Richard Feynman and His Technique
In the past I’ve mentioned possibly a couple of times the work of Richard Feynman as a theoretical physicist. Feynman is particularly known for his work in quantum mechanics and quantum electrodynamics and the Nobel Prize he received for Physics in 1965.
One thing that Feynman gave us was Feynman Diagrams, which are a visual representation of the complex mathematical equations related to behaviour of subatomic particles. These diagrams were also the inspiration for me to create my own Theory of Telepathic Interaction, which uses my own ideograms to visually represent probable telepathic interaction. I always found it quite surprising how clarity can be found in visual representation.
I could probably rattle on all day about the other things Feynman achieved, but alas time is against me. However it is important to mention something I have learnt from the ‘Great Explainer’ himself (well via the internet and books anyway) and that’s something called the Feynman Technique.
Fundamentally, the Feynman Technique tells us that we learn better by teaching someone else a topic in simple terms, which in turn will highlight any areas of the topic you lack knowledge. Feynman wrapped this technique up into a pleasant little four steps, each of which enables you to understand the topic more deeply and also better retain the information.
The Feynman Technique
- Write down the title of your chosen topic and then write down all you know about it.
- Explain the topic in simple terms and language.
- Identify the problem areas, then go back to the sources to review them. Find the information to explain the topic fully.
- Pinpoint any complicated terms and challenge yourself to simplify them. Connect facts to strengthen your understanding.
Pretty straight forward right?
The other thing that I throw into the mix whilst using this technique is one I will mention a number of times perhaps. That is, think about it from a child’s point of view, because they will always ask ‘why?’ That way you will constantly seek the explanations and information to be able to answer ‘why’ at every point.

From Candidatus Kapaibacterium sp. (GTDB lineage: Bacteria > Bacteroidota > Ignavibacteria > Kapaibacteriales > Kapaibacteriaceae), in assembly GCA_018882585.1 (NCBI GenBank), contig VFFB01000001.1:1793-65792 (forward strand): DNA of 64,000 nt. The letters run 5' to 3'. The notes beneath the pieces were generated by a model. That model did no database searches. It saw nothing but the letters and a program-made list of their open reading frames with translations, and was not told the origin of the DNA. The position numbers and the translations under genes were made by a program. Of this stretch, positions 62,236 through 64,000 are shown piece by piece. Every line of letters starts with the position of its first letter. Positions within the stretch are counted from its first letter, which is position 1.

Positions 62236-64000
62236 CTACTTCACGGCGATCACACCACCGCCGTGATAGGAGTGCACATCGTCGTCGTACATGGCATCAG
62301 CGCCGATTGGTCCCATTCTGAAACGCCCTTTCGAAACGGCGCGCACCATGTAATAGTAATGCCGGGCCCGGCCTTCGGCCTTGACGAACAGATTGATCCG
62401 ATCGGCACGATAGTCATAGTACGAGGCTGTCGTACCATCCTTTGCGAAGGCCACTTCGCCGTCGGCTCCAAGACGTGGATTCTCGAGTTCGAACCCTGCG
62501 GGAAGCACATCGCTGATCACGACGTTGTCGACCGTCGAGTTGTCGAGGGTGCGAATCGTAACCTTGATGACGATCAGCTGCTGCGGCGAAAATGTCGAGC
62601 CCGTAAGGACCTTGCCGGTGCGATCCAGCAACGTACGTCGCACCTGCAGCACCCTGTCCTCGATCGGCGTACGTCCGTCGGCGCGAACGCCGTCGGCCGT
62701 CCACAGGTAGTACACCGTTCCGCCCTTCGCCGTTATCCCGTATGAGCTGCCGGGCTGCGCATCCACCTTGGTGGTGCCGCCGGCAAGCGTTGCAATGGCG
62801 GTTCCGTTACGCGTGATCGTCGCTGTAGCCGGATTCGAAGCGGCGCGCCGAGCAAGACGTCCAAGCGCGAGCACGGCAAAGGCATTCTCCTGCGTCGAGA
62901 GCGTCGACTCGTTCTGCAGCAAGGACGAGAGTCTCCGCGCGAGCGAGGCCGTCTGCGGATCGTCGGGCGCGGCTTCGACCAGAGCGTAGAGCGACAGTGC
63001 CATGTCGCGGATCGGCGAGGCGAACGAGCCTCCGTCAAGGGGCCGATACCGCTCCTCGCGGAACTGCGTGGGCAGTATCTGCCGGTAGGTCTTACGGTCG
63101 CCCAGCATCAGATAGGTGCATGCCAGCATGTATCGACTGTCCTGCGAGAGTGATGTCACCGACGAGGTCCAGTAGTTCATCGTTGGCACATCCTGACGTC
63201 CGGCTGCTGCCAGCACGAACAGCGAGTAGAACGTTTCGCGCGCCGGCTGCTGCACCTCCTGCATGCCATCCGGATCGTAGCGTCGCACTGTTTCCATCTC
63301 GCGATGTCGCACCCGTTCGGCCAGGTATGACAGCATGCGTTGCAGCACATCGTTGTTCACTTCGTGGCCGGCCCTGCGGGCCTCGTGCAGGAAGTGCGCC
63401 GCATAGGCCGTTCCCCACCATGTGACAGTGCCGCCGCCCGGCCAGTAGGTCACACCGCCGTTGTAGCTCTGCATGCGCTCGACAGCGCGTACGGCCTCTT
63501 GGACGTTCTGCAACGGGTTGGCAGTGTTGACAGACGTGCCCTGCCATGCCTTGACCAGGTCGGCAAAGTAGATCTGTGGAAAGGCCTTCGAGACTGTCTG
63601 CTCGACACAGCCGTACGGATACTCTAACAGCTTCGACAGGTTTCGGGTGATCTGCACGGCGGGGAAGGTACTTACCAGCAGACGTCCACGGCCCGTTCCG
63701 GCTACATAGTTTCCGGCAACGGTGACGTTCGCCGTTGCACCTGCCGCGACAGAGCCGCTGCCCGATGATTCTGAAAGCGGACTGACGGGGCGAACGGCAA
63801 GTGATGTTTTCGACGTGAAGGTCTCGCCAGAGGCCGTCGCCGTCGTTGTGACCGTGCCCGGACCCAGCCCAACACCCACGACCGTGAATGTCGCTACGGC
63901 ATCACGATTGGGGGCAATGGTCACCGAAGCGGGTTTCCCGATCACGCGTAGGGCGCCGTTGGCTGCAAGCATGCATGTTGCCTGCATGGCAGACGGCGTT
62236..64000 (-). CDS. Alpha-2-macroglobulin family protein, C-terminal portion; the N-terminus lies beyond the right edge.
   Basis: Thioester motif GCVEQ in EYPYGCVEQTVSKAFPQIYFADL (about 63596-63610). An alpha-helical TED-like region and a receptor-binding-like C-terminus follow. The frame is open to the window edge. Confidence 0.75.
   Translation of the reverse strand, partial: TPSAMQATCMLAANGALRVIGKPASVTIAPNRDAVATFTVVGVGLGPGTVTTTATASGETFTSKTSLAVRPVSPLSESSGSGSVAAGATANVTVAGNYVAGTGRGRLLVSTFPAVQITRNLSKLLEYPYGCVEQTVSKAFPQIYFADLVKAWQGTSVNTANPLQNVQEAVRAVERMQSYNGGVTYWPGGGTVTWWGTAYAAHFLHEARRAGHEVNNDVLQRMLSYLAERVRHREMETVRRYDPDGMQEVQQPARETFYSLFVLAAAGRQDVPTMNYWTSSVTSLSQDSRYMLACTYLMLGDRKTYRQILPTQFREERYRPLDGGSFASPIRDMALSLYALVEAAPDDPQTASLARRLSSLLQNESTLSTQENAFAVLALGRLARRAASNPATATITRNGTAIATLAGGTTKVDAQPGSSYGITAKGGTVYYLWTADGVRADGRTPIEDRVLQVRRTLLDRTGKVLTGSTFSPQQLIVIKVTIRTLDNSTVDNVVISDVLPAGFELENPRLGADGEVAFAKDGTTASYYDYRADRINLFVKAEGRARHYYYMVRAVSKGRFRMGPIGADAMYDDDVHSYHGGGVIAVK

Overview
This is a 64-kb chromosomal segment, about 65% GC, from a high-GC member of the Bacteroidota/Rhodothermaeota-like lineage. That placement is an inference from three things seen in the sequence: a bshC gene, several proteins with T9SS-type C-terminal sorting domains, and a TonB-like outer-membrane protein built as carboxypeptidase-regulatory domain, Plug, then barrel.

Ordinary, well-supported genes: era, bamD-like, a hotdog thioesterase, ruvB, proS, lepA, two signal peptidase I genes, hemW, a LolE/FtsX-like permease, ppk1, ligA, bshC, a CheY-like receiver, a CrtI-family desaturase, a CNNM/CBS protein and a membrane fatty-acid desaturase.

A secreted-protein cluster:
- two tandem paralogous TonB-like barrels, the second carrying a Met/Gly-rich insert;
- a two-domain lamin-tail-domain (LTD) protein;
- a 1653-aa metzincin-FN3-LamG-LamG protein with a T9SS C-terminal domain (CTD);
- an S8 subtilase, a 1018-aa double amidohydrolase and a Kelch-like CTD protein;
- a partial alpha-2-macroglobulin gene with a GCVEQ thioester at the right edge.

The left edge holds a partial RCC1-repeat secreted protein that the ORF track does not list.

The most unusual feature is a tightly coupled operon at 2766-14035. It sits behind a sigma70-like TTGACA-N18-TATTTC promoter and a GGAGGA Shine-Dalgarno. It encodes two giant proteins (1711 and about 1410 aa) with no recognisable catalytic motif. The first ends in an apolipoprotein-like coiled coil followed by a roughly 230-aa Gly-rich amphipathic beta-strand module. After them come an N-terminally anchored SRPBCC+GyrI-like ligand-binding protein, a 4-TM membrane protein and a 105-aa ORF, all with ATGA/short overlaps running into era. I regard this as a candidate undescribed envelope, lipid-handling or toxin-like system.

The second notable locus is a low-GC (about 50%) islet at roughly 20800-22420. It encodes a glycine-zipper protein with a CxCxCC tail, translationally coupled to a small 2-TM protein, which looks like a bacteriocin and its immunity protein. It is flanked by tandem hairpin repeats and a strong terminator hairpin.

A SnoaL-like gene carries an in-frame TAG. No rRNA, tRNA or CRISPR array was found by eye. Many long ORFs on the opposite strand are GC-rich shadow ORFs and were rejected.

Investigating with the Feynman Technique
Now you have the basics of the Feynman Technique hopefully understood we need to apply them to our paranormal investigations. This is actually something which should be fairly straight forward and may even be something you’re already doing.
Let’s take each point and apply them if we can.
First up, Feynman tells us to ‘write down the title and all we know about that topic’, which would be straight forward if we were talking about say the investigation of a location. However for this example I am going to apply the technique to a paranormal event during an investigation. So, first step is to write down the paranormal event that has occurred and all we know about it.
Second step is to ‘explain it in simple terms and language’. So, for this we ensure that our explanation of the paranormal event remains simple and isn’t littered with various complex terms or theory. We simply explain it in a straight forward manner as it occurred.
The third step is to ‘identify problem areas, go back and review’. In order to apply this to our paranormal event we simply read through what we have written and look for two things; 1) explainable elements, and 2) unexplainable elements. This basically means dividing into normal and paranormal. However we shouldn’t stop there. We now need to find supportive information for that which we believe is explainable, which shouldn’t be hard as there should be science behind it. We do similar for the unexplained elements, but we are now associating possible theory and ideas, then looking for the information to back it up.
The fourth step is quite simple, we look through what we have and then look to simplify it. Reduce the complexities down to simple explanation.
Remember through the whole process to continuously ask ‘why’ just like a child would. As this should help drive down those complexities.
Why Use This Approach
The reason for using this approach is to assist us in achieving two things really in my opinion. Firstly, to ensure that we are gathering lots of information on a paranormal event or investigation. Secondly, to refine and simplify that information into form that may help us to understand the paranormal event or investigation better. Perhaps even to help identify the source of the activity.
In case you missed it, I used ‘why’ too!
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